An inflection point? Not quite — so let’s call it an inspection point.
The report that state prosecutors are calling witnesses to a grand jury about a potentially illegal campaign-aid arrangement by a GOP state senator and Republican State Committee chairman Jim Lyons provides a wide-angle lens through which to assess the chaos that prevails at the state committee under Lyons.
The news, broken by the Globe’s Emma Platoff, shouldn’t come as a huge surprise. After all, the Office of Campaign and Political Finance referred the matter to Attorney General Maura Healey’s office because it looks like an attempt to disguise the true source of campaign contributions. In the 2020 election cycle, Senator Ryan Fattman of Sutton contributed a total of $137,000 to the state party, which spent $136,405 to help the senator’s wife, Stephanie, in her reelection bid as Worcester County register of probate.
Lyons has tried to portray the investigation as politically motivated. But whatever happens with this specific case — and when grand juries hear evidence, indictments often follow — it underlines a larger point: If Democratic dirty tricksters had somehow managed to install a political double agent as chief of the Republican State Committee, such a secret saboteur could hardly have done a better job than Lyons of damaging the state party.
The current state committee staff could fit into the back seat of a Mini Cooper. The party’s fund-raising is so anemic there are doubts it will have the resources to hold a convention next year. In June, Lyons shrugged when a close ally sent a homophobic e-mail about one of the party’s candidates for Congress. In the Boston preliminary election, Lyons backed a city council candidate who had made xenophobic social media posts about mayoral candidate Michelle Wu.
Well, a casual observer might reply, at least the Massachusetts Republican Party has one of the most popular governors in the nation, in the person of Charlie Baker, who is currently agonizing over whether to seek a third term.
Ah, but Lyons is at war with Baker, whom he calls a “RINO” (Republican in Name Only). That, even though Lyons once ran for office as a Democrat — and Baker has been a Republican since he first registered to vote. This is how bizarre the situation has become. Lyons, the Massachusetts Republican Party chairman, is now trying to raise money for the state party by attacking the state’s Republican governor.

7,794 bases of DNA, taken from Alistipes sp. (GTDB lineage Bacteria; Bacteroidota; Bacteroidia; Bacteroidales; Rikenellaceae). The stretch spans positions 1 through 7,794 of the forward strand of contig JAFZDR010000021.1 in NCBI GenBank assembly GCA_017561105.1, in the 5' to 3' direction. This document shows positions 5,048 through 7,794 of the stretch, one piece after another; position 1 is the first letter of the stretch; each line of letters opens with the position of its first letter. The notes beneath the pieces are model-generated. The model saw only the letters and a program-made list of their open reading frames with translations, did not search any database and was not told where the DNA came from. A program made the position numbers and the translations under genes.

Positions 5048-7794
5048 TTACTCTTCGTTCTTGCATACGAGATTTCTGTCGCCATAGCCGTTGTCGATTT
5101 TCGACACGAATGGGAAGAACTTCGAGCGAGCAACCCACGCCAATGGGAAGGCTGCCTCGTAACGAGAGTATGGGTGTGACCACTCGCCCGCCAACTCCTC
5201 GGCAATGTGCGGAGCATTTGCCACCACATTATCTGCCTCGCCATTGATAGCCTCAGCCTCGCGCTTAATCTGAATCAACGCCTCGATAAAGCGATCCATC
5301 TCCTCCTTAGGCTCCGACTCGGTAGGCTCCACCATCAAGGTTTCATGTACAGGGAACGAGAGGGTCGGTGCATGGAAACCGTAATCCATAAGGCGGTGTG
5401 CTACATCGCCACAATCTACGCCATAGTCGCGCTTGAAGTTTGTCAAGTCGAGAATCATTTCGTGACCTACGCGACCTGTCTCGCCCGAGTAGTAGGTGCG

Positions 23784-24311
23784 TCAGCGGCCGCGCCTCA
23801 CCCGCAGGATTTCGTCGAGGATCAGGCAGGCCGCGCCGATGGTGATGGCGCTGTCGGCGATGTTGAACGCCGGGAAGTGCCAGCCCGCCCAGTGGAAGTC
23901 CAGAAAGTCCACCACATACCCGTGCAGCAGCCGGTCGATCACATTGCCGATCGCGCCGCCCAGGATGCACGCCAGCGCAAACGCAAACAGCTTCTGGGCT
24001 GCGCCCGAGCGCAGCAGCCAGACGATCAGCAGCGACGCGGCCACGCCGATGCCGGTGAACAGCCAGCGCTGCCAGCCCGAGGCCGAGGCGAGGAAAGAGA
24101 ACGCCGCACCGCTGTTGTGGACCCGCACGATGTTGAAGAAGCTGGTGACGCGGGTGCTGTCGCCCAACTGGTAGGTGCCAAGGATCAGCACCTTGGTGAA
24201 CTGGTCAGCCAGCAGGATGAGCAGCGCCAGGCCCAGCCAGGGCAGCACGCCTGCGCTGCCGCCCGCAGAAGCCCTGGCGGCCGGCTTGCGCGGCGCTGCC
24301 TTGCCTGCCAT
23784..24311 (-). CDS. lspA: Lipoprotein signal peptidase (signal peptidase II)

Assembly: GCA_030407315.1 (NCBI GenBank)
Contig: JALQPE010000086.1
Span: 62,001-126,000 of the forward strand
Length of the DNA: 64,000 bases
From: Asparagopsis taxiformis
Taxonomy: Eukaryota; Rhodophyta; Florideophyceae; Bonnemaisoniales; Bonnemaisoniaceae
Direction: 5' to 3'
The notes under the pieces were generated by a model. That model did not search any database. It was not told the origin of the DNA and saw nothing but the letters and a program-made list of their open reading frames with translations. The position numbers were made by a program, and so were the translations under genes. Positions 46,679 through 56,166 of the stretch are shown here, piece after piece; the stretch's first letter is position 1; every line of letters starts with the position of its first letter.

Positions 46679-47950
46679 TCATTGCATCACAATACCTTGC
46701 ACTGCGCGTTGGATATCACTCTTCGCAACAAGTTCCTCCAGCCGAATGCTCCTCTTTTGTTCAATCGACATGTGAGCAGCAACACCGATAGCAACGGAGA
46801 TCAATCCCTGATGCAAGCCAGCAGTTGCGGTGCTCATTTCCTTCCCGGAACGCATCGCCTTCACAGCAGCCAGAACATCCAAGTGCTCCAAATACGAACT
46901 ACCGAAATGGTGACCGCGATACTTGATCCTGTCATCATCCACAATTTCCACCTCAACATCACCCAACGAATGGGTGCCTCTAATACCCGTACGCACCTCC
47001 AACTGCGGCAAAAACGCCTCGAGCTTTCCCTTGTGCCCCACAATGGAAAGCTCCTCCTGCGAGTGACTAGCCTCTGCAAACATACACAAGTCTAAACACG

Although Lyons no longer controls a majority of state committee members, neither is there the two-thirds majority needed to push him out midterm. But that could change. In September, he adjourned the monthly state committee meeting without offering a requested update on the campaign finance investigation. Thus, sources say, the Globe’s grand jury story left many state committee members stunned — and upset with Lyons.
Meanwhile, the investigation has past and present staffers terrified, according to one former party official.
“It’s like working in the Nixon White House,” said another knowledgeable source. With this exception: Richard Nixon was a skilled politician who actually won a good many elections.
Which highlights the great irony of the state party’s current situation. Recall that Lyons ran for state committee chairman after losing his bid for reelection as Andover state representative in 2018. Now the man who couldn’t hold a state rep’s seat is leading an effort to undermine Baker, an accomplished governor who won a reelection landslide in the same year that Lyons lost.
As part of his anti-Baker effort, Lyons recently helped persuade Donald Trump to endorse the gubernatorial candidacy of Geoff Diehl, a one-time Democrat who served four terms as a GOP state rep from Whitman, lost a 2018 US Senate bid, and is now an employee of 1A Auto. Sound familiar? That’s the online auto-parts outfit of Rick Green, the state committee’s finance chairman, a close ally of Lyons, and another bitter anti-Baker conservative.
“As you know, the head of the Republican Party, who I think is a terrific guy . . . said, we have a wonderful candidate that he thinks will do very well,” Trump recounted recently to local talk radio host and Trump acolyte Howie Carr, explaining why he is backing Diehl.
Now, when you consider that, in 2019, 36 percent of GOP gubernatorial primary voters cast a ballot for Scott Lively, the right-wing reactionary who thinks gay people caused the Holocaust, Trump’s backing certainly could help boost Diehl in the primary. That said, thus far Diehl, busy trafficking in Trumpist rhetoric on masks and vaccine mandates, hasn’t demonstrated the ability to raise the kind of money needed to wage a competitive candidacy.
Further, Trump’s endorsement would be the kiss of death in a general election in Massachusetts. So in a larger sense, Diehl is on something of a fool’s errand.
And there he has a fitting ally in the Republican State Committee’s train wreck of a chairman.